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|1.||Dream Stars - "Pop Makossa Invasion"|
|2.||Mystic Djim & The Spirits - "Yaounde Girls"|
|3.||Bill Loko - "Nen Lambo"|
|4.||Pasteur Lappe - "Sanaga Calypso"|
|5.||Eko - "M'onguele M'am"|
|6.||Olinga Gaston - "Ngon Engap"|
|7.||Emmanuel Kahe & Jeanette Kemogne - "Ye Medjuie"|
|8.||Nkodo Si Tony - "Mininga Meyong Mese"|
|9.||Pasteur Lappe - "Sekele Movement"|
|10.||Bernard Ntone - "Mussoloki"|
|11.||Pat´ Ndoye - "More Love"|
|12.||Clement Djimogne - "Africa"|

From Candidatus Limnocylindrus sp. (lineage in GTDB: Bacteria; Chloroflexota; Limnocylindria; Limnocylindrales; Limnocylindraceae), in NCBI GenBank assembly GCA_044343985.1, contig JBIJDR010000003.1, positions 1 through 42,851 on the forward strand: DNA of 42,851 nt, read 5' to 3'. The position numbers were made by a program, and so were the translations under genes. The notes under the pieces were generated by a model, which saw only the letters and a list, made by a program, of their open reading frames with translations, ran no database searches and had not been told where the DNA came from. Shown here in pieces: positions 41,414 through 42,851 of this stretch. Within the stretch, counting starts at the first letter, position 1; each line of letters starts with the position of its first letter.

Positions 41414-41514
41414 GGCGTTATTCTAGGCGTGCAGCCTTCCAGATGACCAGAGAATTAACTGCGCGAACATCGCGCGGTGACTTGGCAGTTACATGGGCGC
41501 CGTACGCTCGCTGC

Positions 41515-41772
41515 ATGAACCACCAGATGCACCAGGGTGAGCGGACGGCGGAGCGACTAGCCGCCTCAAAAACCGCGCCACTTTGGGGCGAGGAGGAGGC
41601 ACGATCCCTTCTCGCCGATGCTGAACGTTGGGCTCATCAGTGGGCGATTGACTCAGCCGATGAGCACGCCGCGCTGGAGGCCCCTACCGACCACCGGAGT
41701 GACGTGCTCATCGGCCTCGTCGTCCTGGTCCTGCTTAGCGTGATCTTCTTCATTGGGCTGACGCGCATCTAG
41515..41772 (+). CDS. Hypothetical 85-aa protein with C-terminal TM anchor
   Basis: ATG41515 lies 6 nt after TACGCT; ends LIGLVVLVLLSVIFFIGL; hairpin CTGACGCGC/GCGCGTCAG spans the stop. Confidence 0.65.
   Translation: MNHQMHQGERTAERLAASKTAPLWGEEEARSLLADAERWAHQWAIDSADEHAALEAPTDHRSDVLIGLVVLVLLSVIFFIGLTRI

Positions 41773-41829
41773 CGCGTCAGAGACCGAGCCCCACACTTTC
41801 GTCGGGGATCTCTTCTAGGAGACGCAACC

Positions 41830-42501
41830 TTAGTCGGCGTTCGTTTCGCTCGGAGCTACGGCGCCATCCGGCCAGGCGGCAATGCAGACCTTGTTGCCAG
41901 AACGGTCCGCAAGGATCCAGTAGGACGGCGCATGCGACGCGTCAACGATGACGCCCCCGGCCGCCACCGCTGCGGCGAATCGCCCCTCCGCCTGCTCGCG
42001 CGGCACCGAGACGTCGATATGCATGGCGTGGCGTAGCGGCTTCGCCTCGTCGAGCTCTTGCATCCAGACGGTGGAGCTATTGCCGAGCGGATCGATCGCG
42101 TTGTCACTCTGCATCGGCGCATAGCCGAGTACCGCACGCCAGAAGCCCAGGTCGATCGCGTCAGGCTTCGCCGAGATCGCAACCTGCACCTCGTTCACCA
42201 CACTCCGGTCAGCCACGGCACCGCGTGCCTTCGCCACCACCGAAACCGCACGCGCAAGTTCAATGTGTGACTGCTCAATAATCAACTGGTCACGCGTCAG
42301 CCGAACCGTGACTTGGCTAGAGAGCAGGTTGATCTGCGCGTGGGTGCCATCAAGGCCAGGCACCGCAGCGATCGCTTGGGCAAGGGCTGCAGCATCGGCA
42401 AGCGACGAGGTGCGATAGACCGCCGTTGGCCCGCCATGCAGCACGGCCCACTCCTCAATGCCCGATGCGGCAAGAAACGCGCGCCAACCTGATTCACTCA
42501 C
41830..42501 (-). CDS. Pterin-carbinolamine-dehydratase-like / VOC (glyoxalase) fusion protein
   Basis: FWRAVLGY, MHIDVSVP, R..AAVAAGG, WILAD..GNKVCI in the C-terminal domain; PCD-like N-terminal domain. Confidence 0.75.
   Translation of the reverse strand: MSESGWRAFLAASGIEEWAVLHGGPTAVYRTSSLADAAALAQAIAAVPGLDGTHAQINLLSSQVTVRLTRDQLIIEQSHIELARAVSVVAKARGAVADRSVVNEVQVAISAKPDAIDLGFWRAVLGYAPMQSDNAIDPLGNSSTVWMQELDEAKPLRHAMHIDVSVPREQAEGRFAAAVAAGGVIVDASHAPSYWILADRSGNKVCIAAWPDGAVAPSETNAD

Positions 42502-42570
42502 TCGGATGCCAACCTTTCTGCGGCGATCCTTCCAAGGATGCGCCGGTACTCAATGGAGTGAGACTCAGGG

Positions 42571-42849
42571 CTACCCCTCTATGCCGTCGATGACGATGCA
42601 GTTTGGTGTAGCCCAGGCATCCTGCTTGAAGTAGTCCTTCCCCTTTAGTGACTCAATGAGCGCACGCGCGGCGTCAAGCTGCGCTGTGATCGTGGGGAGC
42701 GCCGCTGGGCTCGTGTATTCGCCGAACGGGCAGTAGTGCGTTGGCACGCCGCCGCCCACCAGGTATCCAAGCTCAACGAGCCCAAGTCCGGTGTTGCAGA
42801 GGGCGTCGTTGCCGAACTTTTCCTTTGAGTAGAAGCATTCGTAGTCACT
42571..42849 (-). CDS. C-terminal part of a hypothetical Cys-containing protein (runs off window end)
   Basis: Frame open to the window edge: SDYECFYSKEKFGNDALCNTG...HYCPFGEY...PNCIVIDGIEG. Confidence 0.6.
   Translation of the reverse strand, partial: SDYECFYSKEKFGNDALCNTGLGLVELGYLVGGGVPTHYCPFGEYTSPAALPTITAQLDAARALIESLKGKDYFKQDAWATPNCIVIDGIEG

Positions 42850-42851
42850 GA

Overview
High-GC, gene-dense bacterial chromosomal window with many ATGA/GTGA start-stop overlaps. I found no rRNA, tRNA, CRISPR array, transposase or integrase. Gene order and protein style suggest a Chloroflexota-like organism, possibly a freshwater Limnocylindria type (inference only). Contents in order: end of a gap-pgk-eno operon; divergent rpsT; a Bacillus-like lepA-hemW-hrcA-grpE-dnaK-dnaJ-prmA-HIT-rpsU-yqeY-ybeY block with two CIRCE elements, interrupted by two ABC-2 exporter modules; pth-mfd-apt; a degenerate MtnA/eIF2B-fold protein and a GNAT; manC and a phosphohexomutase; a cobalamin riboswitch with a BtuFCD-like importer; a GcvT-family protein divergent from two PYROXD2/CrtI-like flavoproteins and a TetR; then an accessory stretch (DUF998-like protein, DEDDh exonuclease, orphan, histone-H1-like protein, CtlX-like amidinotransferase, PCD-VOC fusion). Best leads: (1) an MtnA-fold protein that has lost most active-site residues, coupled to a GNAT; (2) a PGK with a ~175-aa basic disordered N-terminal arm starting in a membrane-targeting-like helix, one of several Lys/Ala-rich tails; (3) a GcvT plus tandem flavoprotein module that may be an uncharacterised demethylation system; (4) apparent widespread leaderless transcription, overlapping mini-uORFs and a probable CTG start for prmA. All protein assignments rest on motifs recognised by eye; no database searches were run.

Just when you think that the well of obscure music from around the world has run dry, Analog Africa returns to put the record straight. Pop-Makossa shines a light on a glorious but largely overlooked period in the story of Cameroonian makossa, when local musicians began to replace funk and highlife influences with the rubbery bass of classic disco and the sparkling synth flourishes and drum machines of electrofunk. The resultant compilation, which apparently took eight years to produce, is packed full of brilliant cuts, from the heavily-electronic jauntiness of Pasteur Lappe's "Sanaga Calypso" and horn-totin' Highlife-disco of Emmaniel Kahe and Jeanette Kemogne's "Ye Medjuie", to the dense, organ-laden wig out that is Clement Djimogne's "Africa".
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